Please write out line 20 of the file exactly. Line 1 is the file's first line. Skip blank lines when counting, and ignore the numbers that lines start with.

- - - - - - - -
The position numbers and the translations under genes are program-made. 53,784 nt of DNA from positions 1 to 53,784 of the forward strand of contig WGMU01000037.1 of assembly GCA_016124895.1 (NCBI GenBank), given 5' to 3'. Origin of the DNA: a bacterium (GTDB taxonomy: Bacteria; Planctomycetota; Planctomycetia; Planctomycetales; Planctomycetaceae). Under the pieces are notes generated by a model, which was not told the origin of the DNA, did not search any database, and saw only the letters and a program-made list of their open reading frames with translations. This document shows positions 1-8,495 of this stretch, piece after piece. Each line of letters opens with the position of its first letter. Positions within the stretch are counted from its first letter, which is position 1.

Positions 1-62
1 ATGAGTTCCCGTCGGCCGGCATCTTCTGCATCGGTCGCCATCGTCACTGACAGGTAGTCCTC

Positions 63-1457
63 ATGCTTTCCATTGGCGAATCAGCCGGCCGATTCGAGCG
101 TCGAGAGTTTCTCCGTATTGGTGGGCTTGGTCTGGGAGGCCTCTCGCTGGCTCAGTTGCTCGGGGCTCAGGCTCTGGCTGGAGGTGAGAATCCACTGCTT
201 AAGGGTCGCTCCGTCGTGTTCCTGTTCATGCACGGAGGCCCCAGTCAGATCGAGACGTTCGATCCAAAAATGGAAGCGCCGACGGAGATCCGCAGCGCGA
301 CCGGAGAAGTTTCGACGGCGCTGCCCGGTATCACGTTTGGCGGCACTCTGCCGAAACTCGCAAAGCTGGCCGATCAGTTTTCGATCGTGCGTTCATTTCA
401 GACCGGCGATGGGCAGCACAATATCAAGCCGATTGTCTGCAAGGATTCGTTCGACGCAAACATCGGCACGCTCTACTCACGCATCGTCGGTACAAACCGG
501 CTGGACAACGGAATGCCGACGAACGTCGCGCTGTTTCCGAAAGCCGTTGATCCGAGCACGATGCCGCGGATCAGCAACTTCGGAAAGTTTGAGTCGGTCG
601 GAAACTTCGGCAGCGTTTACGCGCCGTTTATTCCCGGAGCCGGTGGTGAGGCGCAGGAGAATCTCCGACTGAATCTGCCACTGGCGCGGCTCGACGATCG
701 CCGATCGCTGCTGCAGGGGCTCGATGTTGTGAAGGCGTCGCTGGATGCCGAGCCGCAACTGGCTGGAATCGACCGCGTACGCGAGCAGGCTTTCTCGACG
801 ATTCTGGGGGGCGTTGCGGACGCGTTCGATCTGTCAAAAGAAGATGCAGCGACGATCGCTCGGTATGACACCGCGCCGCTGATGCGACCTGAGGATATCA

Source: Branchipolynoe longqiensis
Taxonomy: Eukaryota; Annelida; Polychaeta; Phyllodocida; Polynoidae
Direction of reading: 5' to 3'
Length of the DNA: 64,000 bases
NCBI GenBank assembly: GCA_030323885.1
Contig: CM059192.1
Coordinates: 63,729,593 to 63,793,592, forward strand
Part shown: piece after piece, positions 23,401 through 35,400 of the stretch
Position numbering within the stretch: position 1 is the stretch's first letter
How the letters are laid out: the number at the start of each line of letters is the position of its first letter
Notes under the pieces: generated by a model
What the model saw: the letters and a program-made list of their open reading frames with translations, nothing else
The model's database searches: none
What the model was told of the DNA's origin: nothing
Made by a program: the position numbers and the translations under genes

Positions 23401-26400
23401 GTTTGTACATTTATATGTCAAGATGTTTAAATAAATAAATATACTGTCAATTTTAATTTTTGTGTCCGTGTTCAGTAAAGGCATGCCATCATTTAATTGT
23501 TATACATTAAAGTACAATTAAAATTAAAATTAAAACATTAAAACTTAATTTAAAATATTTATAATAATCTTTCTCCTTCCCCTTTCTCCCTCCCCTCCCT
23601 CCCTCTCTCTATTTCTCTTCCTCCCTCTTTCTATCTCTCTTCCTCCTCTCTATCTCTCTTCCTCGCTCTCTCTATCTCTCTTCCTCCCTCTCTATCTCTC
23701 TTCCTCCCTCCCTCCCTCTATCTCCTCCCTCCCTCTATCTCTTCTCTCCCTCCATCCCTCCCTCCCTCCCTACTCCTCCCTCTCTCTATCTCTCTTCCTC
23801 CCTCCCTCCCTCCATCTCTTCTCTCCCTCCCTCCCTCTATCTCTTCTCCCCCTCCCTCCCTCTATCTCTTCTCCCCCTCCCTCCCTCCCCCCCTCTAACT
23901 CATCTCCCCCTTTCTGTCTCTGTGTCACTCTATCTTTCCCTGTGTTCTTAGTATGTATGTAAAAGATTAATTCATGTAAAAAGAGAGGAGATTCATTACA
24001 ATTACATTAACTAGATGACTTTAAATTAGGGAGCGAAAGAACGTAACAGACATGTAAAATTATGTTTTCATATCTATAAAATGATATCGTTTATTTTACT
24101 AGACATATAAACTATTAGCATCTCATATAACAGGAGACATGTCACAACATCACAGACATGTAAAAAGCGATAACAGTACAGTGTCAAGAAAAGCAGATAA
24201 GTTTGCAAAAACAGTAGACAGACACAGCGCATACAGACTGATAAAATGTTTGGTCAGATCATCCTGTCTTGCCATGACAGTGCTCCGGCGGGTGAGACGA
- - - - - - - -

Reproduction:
Coordinates: 63,729,593 to 63,793,592, forward strand